We’re making big leaps in making sure women are in executive positions, but there isn’t enough conversation around different minorities. The African American and Latino communities are not well represented in Biotech, which is a shame, because how will we understand these communities’ needs in the future? For example, I work on a sickle cell program, and sickle cell disease unfortunately effects people of African descent, and currently there is no one on the program with that profile. How are we supposed to understand this community if it is not even closely represented at the table during these discussions?. Also, diversity of experiences needs to be represented. We need to make sure we have the right people at the table to bring a diversity of opinion and to advocate for various communities. We need people at the table fighting for these patients. If the right people aren’t round the table, will their medicines even get developed?
What value have you seen from taking an active approach to diversity and inclusion?
I have seen it from a personal point of view – when I was Chief of Staff, people used to assume I was an admin rather than a strategic partner. So, my boss always made sure I was at the table. For example, there was a big M&A meeting in NYC that we were having, and there was a room of 40 men around a huge marble table and I was intimidated to go inside so I waited outside. I was actually seven months pregnant at the time too! Luckily, my boss texted me and told me to come in. I was very nervous, but I’m so glad he did that, as it turned out to be important that I was in that meeting.
I take that approach with me now and do that with my team, taking new men or women to meetings with senior leadership during their onboarding, so that they become comfortable in that environment. I also make everyone in meetings introduce themselves, purely to make everyone get a voice and feel confident, then at the end, if someone hasn’t spoken much, I always ask them for their opinion. Making sure every voice is heard is important. Another active approach I take is that when I hired my team, I made sure that I fought for everyone in terms of salary and what they were worth, regardless of gender or their salary expectations, particularly when well qualified women low-ball themselves in terms of their value.
What advice do you have for Life Science professionals who want to improve D&I within their organizations?
Understanding the background of your people is very important and encouraging them to have a voice will help you retain your current talent. Outside, it needs to start early, and we have to make sure our schools are diverse, with STEM programs in minority communities to bring talent through. At the moment, interview quotas are filled by checking boxes, but that’s not enough, there has to be more outreach so that these communities feel comfortable and don’t feel that their opportunities are limited. Pharma companies have to find and develop talent from minority communities better and show that it’s a genuine career option, by investing in colleges or running programs. I should go back to my college and community more and do the same because starting early develops the pool of diverse talent, but the onus shouldn’t really be on me – pharmaceutical companies should do it. I can only speak for the Latin community, but in our community, not many girls leave home, so cultural differences are a factor. This is why I, and others like myself, have to go back to our communities, and encourage young women to break the cultural cycle and take a risk.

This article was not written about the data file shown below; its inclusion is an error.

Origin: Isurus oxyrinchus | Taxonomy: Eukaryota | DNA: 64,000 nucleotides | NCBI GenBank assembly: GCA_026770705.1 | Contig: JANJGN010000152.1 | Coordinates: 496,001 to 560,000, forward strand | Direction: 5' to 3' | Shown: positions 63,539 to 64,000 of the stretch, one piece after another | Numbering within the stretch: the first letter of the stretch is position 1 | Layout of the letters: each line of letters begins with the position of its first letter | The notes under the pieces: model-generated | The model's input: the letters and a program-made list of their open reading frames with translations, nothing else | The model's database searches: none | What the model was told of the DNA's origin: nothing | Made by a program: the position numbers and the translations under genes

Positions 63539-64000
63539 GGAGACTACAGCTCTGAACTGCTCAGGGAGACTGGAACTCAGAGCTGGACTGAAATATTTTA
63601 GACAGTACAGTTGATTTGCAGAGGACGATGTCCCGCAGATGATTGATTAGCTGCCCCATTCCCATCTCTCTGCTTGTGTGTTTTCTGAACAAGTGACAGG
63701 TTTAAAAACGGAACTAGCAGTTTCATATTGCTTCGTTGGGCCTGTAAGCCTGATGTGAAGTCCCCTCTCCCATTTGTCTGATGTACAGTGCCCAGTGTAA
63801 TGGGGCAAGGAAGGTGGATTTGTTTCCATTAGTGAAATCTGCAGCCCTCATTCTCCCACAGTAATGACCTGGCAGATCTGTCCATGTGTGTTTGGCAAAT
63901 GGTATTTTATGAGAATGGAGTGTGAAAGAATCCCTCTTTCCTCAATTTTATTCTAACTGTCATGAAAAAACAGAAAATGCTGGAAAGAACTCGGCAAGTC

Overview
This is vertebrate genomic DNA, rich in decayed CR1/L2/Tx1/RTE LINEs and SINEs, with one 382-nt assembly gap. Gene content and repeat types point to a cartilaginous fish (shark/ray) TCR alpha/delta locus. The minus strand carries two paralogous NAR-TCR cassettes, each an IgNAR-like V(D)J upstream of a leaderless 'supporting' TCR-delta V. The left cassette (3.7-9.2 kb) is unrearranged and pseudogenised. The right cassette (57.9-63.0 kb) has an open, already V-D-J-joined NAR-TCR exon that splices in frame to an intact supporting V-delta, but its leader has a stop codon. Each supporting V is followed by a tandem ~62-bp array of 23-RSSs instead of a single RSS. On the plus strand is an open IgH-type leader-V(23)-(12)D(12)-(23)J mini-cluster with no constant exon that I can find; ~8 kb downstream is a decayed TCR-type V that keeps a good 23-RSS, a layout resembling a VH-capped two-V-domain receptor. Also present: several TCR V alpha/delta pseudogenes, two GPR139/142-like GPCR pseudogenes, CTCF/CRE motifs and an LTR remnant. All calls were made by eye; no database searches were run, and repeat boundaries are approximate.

What are some practical steps companies can take to improve the numbers of women of color in the corporate pipeline?
It has to be a proactive approach. For open roles, I’m noticing a lot of hiring of women, almost as if women are getting a bias, which is a huge necessary change, so maybe that approach will in turn lead to women of color. The optics of having a woman of color at the top will motivate those more junior, that visual will do a lot of good; but these opportunities have to also come with support and internal advocates along the way to make sure we are all successful. I also think that the hiring companies’ mentality has to change – whenever I interview for a role, just because I speak Spanish, I feel like they’re thinking I should be automatically considered for a role to run Latin America, whereas I may actually want to run the US. There’s an assumption that I would want to go back to that part of the world to sell a product, when in actual fact, with the changing demographic of the US, I may be able to understand the customers better here. Stopping that attitude would be a great practical step!
A big thank you to Catalina for taking the time to share your insights and experiences with us!
Do you know an inspiring business woman, and/or a leader in Life Sciences who is challenging the status quo? I want to meet them! Shoot me an email at firstname.lastname@example.org.Posted about 1 year ago